rotation...  I can't find words that will express my anger. It's such
a simple thing but yet not doable, at least for me. PCB is in perfect
condition, paths are checked a dozen times and components are brand
new. To save some time I test with
www.semifluid.com/PIC18F2550_usb_hid_oscilloscope/Full-Circuit.gif
as  the skeleton, without rs232 and usb connections. First I tried to
rotate the motor back and forth with the push of the button. A very
simple test consists of ;

sbit MOTR at RB0_bit;
sbit MOTL at RB1_bit;
sbit BTN3 at RB4_bit;

void main() {
                           TRISB = 00010000;
                           PORTB = 00010000;
         do {

             if(BTN3 != 1){
              MOTL = 0;
              MOTR = 1;}
              else
              MOTL = 1;
              }
while(1);
}

With the press of BTN3 motor is expected to rotate to right and with
the release  rotate to left. System doesn't provide a reliable
response with this code, it rotates to left even if BTN3 is not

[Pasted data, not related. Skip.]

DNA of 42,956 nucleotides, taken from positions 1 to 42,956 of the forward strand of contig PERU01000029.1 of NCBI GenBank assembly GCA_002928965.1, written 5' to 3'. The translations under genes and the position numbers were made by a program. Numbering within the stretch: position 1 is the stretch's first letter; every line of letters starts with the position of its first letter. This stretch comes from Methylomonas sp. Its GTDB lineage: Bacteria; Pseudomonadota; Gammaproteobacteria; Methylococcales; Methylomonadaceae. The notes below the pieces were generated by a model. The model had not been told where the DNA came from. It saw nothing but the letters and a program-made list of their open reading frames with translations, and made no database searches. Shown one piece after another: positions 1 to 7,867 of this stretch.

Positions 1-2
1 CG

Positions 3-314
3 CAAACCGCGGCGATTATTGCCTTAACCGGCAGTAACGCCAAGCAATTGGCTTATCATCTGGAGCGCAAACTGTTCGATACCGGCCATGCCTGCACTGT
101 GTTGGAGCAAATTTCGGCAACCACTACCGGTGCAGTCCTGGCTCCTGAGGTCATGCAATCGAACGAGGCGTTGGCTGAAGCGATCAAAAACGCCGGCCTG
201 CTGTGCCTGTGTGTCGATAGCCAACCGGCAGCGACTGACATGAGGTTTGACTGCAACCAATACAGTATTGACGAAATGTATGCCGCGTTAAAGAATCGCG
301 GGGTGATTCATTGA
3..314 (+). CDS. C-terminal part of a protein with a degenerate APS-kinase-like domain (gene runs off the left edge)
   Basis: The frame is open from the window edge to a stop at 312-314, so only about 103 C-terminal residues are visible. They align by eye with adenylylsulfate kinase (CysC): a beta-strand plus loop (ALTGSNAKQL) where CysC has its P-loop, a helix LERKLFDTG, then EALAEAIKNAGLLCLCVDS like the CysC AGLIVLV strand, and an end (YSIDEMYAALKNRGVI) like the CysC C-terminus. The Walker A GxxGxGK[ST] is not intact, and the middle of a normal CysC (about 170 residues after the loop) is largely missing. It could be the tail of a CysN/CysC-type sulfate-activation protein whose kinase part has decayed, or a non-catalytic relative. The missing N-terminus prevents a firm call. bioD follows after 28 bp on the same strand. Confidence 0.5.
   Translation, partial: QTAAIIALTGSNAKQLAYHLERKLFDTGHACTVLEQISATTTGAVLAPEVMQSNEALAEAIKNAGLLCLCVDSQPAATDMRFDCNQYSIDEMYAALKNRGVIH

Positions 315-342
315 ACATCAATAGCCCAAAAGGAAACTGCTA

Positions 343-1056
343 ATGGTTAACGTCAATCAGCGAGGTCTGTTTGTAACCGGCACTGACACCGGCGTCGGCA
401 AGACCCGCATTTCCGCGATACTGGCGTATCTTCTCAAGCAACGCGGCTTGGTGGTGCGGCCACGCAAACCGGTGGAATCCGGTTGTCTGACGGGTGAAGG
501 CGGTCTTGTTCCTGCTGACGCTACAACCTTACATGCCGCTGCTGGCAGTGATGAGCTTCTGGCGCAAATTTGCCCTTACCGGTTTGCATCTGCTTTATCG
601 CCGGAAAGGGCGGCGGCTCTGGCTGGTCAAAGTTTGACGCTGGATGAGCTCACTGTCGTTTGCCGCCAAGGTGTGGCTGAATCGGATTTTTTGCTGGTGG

pressed. On the other hand ;

sbit MOTR at RB0_bit;
sbit MOTL at RB1_bit;
sbit BTN3 at RB4_bit;

void main() {
                           TRISB = 00010000;
                           PORTB = 00010000;
         do {
              MOTR = 1;
              delay_ms(500);
              MOTR = 0;
              MOTL = 1;
              delay_ms(500);
              MOTL = 0;
}
while(1);
}

this function is independent of the BTN3  but when I run the board
with this basic firmware, initially there is no motor movement (stays
still). But when I press BTN3, it starts to rotate to right and when I
press it for the second time it stops or rotates to left
(unpredictable responses). This is a very unexpected behavior IMHO and